Platinum: Like Gold, Only Better


"Why buy gold when platinum is rarer, dearer and far more useful?"

Why buy gold when platinum is rarer, dearer and far more useful?

Gold might have history on its side; but, when it comes to investing in precious metals, platinum arguably makes more sense. Platinum is rarer and dearer. What's more, unlike gold, it has an important industrial use in automotive catalytic converters and LCD TV screens. If that weren't enough to recommend the white metal, the launch of new exchange-traded funds makes platinum easier than ever to buy and sell.

How does platinum compare to gold as an investment? It trails its yellow sister when times are bad but outperforms when industrial demand recovers. That's been the case in the past three months, as platinum prices have outpaced gold's by roughly 10 percentage points. These days, an ounce of platinum at $1,600 buys roughly 1.4 ounces of gold. That's more than the average of 1.2 ounces last year, according to Bloomberg. Back in May 2008, an ounce of platinum bought 2.4 ounces of gold.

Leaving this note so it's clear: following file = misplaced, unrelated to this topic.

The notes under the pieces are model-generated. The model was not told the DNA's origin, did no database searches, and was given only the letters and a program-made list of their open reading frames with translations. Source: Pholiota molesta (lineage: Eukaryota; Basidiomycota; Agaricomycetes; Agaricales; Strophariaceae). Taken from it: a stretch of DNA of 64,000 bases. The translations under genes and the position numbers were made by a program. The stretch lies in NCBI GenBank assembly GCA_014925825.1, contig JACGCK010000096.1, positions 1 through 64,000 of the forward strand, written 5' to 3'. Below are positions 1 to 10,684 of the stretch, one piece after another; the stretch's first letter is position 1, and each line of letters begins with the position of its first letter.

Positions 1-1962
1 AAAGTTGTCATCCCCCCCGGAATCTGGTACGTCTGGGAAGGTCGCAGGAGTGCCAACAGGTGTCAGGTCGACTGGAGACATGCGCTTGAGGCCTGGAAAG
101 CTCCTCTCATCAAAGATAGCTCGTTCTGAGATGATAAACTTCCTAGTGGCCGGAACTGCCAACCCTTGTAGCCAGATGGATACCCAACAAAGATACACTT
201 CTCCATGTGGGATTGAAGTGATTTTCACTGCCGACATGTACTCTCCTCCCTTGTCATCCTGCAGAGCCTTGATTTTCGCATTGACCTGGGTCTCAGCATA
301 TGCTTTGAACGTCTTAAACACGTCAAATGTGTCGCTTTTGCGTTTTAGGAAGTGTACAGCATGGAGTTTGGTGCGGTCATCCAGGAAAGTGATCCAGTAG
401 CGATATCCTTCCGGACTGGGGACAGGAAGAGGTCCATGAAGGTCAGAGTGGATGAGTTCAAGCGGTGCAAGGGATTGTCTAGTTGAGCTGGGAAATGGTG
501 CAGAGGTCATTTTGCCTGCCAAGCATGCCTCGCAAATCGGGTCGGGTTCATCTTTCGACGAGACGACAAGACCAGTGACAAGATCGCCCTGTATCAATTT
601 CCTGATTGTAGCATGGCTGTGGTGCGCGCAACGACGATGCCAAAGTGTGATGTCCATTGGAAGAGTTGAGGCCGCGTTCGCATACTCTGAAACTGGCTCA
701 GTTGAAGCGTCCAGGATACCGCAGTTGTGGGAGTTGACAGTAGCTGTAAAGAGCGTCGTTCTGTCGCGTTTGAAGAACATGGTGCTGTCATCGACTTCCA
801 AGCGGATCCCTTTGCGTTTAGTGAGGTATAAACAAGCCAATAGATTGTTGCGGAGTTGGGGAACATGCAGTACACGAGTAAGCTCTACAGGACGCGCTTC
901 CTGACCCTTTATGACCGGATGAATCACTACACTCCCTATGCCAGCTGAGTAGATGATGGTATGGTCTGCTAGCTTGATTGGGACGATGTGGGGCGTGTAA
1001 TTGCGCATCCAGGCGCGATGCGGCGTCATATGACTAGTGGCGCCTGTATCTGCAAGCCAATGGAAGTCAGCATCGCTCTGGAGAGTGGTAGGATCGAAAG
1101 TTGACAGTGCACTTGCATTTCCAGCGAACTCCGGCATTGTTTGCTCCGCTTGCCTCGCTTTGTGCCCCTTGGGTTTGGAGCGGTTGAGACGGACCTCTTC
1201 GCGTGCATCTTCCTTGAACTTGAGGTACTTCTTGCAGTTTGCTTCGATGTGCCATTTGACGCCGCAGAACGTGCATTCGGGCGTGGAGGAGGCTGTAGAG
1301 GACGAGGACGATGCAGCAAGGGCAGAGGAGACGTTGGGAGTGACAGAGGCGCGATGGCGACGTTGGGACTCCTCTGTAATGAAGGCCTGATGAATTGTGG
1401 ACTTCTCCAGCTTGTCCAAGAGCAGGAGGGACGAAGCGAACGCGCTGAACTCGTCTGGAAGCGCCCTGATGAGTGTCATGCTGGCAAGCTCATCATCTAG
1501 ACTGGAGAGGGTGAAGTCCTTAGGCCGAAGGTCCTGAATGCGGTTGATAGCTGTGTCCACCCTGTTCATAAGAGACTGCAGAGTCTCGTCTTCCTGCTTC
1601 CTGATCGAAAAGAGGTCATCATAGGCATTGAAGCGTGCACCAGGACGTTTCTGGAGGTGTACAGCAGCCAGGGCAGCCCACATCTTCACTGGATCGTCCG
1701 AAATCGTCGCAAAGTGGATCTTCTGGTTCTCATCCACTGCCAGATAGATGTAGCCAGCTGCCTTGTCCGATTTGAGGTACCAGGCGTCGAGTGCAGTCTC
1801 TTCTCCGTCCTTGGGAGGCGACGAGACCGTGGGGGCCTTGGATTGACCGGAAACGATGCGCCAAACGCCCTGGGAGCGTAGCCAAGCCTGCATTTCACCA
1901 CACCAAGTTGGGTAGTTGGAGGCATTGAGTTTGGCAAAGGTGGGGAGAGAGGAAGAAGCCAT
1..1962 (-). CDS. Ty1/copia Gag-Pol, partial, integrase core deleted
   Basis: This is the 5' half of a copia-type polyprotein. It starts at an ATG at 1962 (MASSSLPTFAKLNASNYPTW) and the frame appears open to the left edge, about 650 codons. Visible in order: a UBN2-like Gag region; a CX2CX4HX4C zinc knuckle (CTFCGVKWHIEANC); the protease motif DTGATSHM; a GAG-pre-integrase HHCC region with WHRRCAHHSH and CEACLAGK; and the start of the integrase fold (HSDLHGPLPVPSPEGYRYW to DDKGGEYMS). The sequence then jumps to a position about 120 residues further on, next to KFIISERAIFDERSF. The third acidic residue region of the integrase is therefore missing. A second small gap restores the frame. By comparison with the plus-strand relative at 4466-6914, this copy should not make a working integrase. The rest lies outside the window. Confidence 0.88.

ETF Securities launched its platinum fund in Europe in 2007. At the time, platinum miners were "wringing their hands that ETFs would chase liquidity from the market and introduce dangerous volatility," recalls Peter Ryan, senior consultant at GFMS Metals Consulting in London.

The market was indeed volatile in 2008. With production problems at South African mines and high energy prices driving up recovery costs, platinum soared to $2,250 an ounce. Then, as the economic crisis bit, it slumped to $774.

Coming out of the ditch, the ETFs "have been the savior" for platinum miners, says Ryan. He notes that platinum bullion held by the ETFs has leapt from 300,000 ounces at the end of 2008 to 930,000 ounces today.

"The ETFs are definitely responsible for driving up the price," he says. "It has galvanized the market."

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